Microkhan by Brendan I. Koerner

The Safety Line

September 8th, 2009 · 4 Comments

We here at Microkhan are avid fans of Robert Young Pelton’s World’s Most Dangerous Places series, in part because we never cease being amazed by the man’s utter ballsiness. (Algeria sans security in the thick of civil war? Really?) But the lure in Pelton’s work isn’t just his bravado—it’s his frankness about which travels threats are overhyped, and which should truly strike fear into a wanderer’s heart. And high atop Pelton’s list is none other than the humble minibus, the sole means of motorized transport for millions upon millions of denizens of the developing world. Such vehicles, he warns, are far more hazardous to a traveler’s health than more reviled perils such as yellow fever, thieves, or cobras. Just check out the frightening WHO statistics: 1.2 million people die each year in traffic accidents, and another 50 million are gravely injured. And the worse a nation’s roads and law enforcement are, the higher your odds of meeting a grisly end while motoring.

But what determines the lethality of a nation’s ground transport? The poorest countries are not, in fact, those with the highest traffic fatality rates, due to the fact that they have limited cars on the roads. No, the worst offenders are those nations just wealthy enough to have lots of vehicles, but poor enough that little money is spent on safety. And according to a 2006 study, things don’t get better until per-capita income exceeds $11,500 (PDF):

We argue that as a country moves through the various stages of development it can be expected that, beyond some threshold level of per capita income, increases in per capita income will tend to push down the traffic fatality rate as the rate of decline in fatalities per vehicle begins to fully offset the rising motorization rate. Regardless, for any given level of per capita income, the rate of traffic fatalities can be expected to be greater the more unequally distributed is a country’s national income both because relative inequality makes it more difficult for a society to agree on a distribution of the tax burden necessary to fund traffic safety interventions and because inequality of income causes the different segments of a society to enter the roadways in different fashions.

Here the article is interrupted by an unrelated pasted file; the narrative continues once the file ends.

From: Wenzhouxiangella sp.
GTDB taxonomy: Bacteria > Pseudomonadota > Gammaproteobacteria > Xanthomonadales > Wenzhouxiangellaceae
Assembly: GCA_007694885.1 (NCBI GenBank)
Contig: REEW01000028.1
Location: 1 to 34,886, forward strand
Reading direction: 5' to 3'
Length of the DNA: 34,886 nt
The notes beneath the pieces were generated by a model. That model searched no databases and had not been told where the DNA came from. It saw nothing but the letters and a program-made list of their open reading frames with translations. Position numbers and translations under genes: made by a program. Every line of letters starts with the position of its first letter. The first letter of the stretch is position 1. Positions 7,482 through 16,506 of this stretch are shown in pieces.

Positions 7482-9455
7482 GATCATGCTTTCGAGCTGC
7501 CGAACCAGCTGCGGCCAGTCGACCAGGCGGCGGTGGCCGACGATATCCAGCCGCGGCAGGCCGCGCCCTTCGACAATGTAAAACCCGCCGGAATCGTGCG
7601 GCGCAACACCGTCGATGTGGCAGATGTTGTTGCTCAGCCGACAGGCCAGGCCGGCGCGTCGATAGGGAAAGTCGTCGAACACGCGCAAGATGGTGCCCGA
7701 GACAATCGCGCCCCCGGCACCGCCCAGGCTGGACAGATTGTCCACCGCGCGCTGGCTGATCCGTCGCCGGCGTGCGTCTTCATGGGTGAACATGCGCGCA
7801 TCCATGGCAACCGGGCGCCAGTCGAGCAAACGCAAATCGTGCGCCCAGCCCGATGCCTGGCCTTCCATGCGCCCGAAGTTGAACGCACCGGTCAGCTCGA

According to the $11,500 Rule, then, Kazakhstan must be a truly dangerous place to go a-drivin’. Can anyone confirm or deny?


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4 Comments so far ↓

  • Brendan I. Koerner

    @fredeeky: Um, wow. Wow.

    Thanks a million for the tip. I particularly dug the photo of the Jugderdemidiyn Gurragchaa statue. I may have to do a post about him in the not-too-distant future.

    Also, your blog–why was I not informed? Adding to my Circuit right now. As much in my wheelhouse as breathtaking Mongolia pics.

  • Diana

    Culture plays a part. From purely personal anecdotal experience, I would guess that the Arab world has the highest fatalities per mile of roads. I’ve never been in a car or bus in the Middle East where the driver did not drive like a bat out of hell, except in Jordan (which is the only country with yellow and white solid and dotted lines painted on their roads — evidently Egypt and Syria do not bother on the grounds that the drivers won’t pay any attention.)

    And Israel is no exception to the rule.

  • Brendan I. Koerner

    @Diana: Yeah, there are certain countries where reckless driving is the absolute norm. One of my most terrifying traffic moments ever came on the back of a scooter going the wrong way down a busy Delhi street. When the guy made the turn to go that way, I thought he was bluffing just to get a rise out of me. But he did it like it was the most natural thing in the world.

    That raises the question, though–why do certain societies develop such reckless driving habits?